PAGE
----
News Analysis

IndusInd Bank Q1: Building higher provisions and retail deposits will be key

Radhika Merwin BL Research Bureau | Updated on July 29, 2020 Published on July 29, 2020

In the latest June quarter, IndusInd Bank delivered 64 per cent fall in net profit led by sharp rise in provisions

While the move to shore up capital is positive, the bank needs to increase its provisions to deal with asset quality risk in its corporate, MFI and CV book

A sharp fall in loans under moratorium, sequential rise in deposits, strong capital ratios (to be further bolstered by the proposed capital raise) and healthy net interest margins... Those were the key positives in IndusInd Bank’s June quarter results. However, a significant moderation in loan growth, lower Covid provisions (than its peers), and weak traction in savings deposits indicate the pain ahead for the bank in the near term.

In the quarter to June, IndusInd Bank’s net profits fell 64 per cent owing to a sharp rise in provisions (steady increase in recent quarters). The bank’s net interest income grew 16 per cent YoY, led by a modest 2 per cent YoY growth in advances (4 per cent decline QoQ). The bank has witnessed a significant slowdown in credit growth in the past two quarters, on the back of its conscious decision to cut down on corporate exposure and re-orient its liabilities (deposits).

Also read: IndusInd Bank Q1 net profit down 68%

After the YES Bank episode, the bank had witnessed a depletion in its deposits in the March quarter (7 per cent decline QoQ) led by government and wholesale deposits. The bank is now re-orienting its focus on retail deposits. While deposits went up 5 per cent sequentially in the June quarter, a further ramping up is critical to drive sustainable credit growth in the medium to long term.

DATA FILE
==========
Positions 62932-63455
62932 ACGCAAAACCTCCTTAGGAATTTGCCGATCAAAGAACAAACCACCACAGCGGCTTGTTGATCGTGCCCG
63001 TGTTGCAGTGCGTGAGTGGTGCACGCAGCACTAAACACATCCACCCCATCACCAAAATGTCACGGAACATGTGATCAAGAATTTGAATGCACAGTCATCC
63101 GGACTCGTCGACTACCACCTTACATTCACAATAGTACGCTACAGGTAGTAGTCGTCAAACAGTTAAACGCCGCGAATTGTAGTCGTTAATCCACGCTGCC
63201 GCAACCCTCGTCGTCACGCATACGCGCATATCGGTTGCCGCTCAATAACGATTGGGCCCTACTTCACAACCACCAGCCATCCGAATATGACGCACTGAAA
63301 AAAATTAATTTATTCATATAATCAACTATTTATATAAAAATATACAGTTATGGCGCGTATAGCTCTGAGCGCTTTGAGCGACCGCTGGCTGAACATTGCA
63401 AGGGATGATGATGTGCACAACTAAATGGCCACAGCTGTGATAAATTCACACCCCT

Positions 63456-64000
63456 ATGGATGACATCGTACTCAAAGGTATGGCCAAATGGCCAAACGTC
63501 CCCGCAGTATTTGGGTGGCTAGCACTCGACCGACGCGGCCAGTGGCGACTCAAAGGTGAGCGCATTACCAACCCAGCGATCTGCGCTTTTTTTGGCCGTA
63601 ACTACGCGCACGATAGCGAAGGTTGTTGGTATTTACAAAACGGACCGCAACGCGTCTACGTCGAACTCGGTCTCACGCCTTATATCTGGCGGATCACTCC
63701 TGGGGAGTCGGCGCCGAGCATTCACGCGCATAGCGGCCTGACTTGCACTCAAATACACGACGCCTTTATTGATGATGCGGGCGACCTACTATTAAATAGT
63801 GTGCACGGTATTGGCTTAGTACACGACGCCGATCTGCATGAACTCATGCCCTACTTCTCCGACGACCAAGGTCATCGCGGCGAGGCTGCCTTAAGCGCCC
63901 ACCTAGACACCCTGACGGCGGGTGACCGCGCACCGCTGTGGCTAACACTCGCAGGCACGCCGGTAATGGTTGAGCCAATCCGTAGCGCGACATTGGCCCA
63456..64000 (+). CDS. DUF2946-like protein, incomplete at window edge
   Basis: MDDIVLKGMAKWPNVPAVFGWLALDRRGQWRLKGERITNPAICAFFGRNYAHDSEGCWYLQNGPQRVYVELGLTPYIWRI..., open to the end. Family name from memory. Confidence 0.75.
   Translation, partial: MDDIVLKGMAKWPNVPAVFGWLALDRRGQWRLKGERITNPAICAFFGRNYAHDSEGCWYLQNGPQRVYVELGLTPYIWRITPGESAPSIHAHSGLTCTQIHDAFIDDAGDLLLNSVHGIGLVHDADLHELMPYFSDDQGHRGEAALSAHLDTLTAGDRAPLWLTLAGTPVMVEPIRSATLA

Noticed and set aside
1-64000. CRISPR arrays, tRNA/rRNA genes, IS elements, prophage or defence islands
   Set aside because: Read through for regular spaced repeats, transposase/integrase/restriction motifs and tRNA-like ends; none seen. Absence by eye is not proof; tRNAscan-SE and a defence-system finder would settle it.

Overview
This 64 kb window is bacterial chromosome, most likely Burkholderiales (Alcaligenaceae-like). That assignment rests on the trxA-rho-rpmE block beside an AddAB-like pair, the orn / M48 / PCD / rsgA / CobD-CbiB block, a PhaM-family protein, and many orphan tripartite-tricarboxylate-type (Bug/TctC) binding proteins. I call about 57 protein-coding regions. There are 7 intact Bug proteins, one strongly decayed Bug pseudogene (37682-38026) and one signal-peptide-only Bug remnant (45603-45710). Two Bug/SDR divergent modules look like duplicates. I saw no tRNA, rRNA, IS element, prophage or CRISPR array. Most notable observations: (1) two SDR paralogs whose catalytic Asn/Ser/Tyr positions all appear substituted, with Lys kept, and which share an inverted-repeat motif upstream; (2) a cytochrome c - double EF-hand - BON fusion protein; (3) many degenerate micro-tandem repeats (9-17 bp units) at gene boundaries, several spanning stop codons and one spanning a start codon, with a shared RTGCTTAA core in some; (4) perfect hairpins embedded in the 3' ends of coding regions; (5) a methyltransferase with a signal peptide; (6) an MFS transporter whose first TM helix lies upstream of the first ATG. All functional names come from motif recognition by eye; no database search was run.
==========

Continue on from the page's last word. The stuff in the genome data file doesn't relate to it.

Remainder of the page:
The bank’s strong capital ratios are, however, a key positive. It has approved a ₹3,288-crore capital raise through a preferential issue from promoters and other investors. This will add about 120 bps to the bank’s already strong capital adequacy ratio, taking it to 16.5 per cent.

Lingering asset quality risk

On the asset quality front, gross non-performing assets ratio (GNPA) has inched up owing to a contraction in credit. GNPA ratio stood at 2.53 per cent in the June quarter, up from 2.45 per cent in the March quarter. Slippages remained elevated at ₹1,537 crore, led by three stressed groups, a coffee group and a healthcare provider (amounting to ₹1,090 crore). Reductions in NPAs stood at about ₹1,585 crore, but this was led by write-offs of ₹1,250 crore; recovery has been meagre at ₹2 crore.

Loans under moratorium, which were about half of the bank’s loan book as of April-end, were down to 16 per cent in June (including MFI). While loans under moratorium from the corporate segment were down to 9 per cent from 22 per cent earlier, for retail it was down to 19 per cent from 75 per cent.

The high 75 per cent of retail loans under moratorium in Phase-1 suggests that a close watch may be warranted on the asset quality risk in the coming quarters. As such, at 19 per cent, retail loans under moratorium are still higher than for peers.

Against elevated asset quality risk, the bank’s provisioning buffer appears lower than its peers’. The bank has made additional Covid-related provisions to the tune of ₹920 crore during the June quarter, taking the total provisions to ₹1,203 crore. Hence, the provisioning can increase sharply in the coming quarters.

Slowdown in loan growth

IndusInd Bank has been able to deliver strong loan growth of 25-30 per cent in the past few years. The outflow of deposits during the March quarter, was a key concern. In the June quarter, the bank has managed to ramp up deposits by 5 per cent QoQ, led by term deposits and current account deposits. But savings deposits have continued to moderate. Building a strong and granular retail deposit base will be important for the bank.

In the interim, though, as the bank re-jigs its deposit base, loan growth could remain subdued. As such, the bank has been following a calibrated growth strategy — cutting down corporate exposure and increasing focus on retail assets. All of this could impact growth in the near term.

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Published on July 29, 2020
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